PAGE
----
D-Day succeeded thanks to an ingenious design called the Mulberry Harbours

When Allied troops stormed the beaches at Normandy, France on June 6, 1944 – a bold invasion of Nazi-held territory that helped tip the balance of World War II – they were using a remarkable and entirely untested technology: artificial ports.

To stage what was then the largest seaborne assault in history, the American, British and Canadian armies needed to get at least 150,000 soldiers, military personnel and all their equipment ashore on day one of the invasion.

Reclaiming France’s coastline was just the first challenge. After that, Allied troops planned to fight their way across the fields of France to liberate Paris and, finally, onto Berlin, where they would converge with the Soviet army to defeat Hitler.

When Gen. Dwight Eisenhower and his advisers pressed for this ambitious invasion of Nazi-occupied France, British Prime Minister Winston Churchill was dubious.

Could it be done?

Such an operation would require more than a million soldiers – all equipped with weapons, ammunition, food and clothing – plus hundreds of thousands of vehicles, tents and medical personnel.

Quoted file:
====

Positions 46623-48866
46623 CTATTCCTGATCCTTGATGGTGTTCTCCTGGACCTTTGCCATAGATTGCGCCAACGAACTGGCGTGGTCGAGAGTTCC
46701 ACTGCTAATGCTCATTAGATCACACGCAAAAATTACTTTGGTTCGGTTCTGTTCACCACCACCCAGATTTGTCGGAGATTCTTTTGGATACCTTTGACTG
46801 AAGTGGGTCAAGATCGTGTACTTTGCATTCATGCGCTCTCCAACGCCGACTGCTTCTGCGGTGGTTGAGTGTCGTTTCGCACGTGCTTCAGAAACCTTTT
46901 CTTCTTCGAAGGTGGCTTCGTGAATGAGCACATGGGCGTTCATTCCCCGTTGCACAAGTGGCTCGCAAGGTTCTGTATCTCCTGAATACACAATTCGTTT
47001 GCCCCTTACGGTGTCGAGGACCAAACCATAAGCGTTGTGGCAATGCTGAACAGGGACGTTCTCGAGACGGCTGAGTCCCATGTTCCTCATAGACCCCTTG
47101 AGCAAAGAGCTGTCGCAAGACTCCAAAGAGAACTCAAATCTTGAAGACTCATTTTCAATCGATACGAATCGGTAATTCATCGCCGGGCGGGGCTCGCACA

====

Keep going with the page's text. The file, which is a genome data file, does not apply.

Getting so many people and materials from ship to shore while battling waves, tides and currents presented an enormous logistical challenge.

Churchill, recalling the failed marine campaign to capture Gallipoli during World War I, feared that Allied troops would get trapped on the beaches and be sitting ducks for the German soldiers awaiting atop Normandy’s cliffs.

So Churchill demanded that a team of engineers, scientists and military officers design a marine staging area that could actually support a successful operation.

The team’s solution was ingenious: two easy-to-assemble artificial ports where Allied ships could safely anchor to stage the massive operation.

As I write in my 2016 book on what became known as the “Mulberry Harbours,” each of these artificial ports consisted of artificial breakwaters – barriers against waves made up of sunken ships and huge concrete chambers.

Behind the circular breakwaters was a sophisticated system of floating piers anchored to the seabed.

All of these parts were towed 30 miles across the English Channel on D-Day from southern England, then sunk into place, about a mile off France’s northwest shore, the same day.

German planes doing air reconnaissance did spot the concrete chambers, which had been filled with air to make them float before they were sunk. But, according to my archival research, they had no idea what they were seeing or how these giant containers would be used.